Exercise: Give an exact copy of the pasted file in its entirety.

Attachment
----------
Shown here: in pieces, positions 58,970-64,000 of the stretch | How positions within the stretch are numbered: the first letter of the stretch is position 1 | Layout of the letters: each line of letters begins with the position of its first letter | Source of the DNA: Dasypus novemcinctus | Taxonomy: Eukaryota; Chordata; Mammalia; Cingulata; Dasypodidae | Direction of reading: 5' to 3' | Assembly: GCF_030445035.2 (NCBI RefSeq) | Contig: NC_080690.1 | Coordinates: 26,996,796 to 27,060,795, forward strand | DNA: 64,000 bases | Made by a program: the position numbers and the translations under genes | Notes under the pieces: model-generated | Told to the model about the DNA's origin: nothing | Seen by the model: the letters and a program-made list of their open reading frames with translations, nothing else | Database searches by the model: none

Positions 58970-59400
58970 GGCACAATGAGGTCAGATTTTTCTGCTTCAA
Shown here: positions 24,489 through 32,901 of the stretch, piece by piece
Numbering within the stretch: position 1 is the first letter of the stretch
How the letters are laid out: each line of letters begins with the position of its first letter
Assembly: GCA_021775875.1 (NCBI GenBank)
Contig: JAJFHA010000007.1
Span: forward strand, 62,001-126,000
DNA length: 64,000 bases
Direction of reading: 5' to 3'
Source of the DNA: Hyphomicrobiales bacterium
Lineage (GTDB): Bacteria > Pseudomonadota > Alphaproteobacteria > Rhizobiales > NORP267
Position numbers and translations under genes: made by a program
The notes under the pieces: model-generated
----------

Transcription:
Shown here: in pieces, positions 58,970-64,000 of the stretch | How positions within the stretch are numbered: the first letter of the stretch is position 1 | Layout of the letters: each line of letters begins with the position of its first letter | Source of the DNA: Dasypus novemcinctus | Taxonomy: Eukaryota; Chordata; Mammalia; Cingulata; Dasypodidae | Direction of reading: 5' to 3' | Assembly: GCF_030445035.2 (NCBI RefSeq) | Contig: NC_080690.1 | Coordinates: 26,996,796 to 27,060,795, forward strand | DNA: 64,000 bases | Made by a program: the position numbers and the translations under genes | Notes under the pieces: model-generated | Told to the model about the DNA's origin: nothing | Seen by the model: the letters and a program-made list of their open reading frames with translations, nothing else | Database searches by the model: none

Positions 58970-59400
58970 GGCACAATGAGGTCAGATTTTTCTGCTTCAA
Shown here: positions 24,489 through 32,901 of the stretch, piece by piece
Numbering within the stretch: position 1 is the first letter of the stretch
How the letters are laid out: each line of letters begins with the position of its first letter
Assembly: GCA_021775875.1 (NCBI GenBank)
Contig: JAJFHA010000007.1
Span: forward strand, 62,001-126,000
DNA length: 64,000 bases
Direction of reading: 5' to 3'
Source of the DNA: Hyphomicrobiales bacterium
Lineage (GTDB): Bacteria > Pseudomonadota > Alphaproteobacteria > Rhizobiales > NORP267
Position numbers and translations under genes: made by a program
The notes under the pieces: model-generated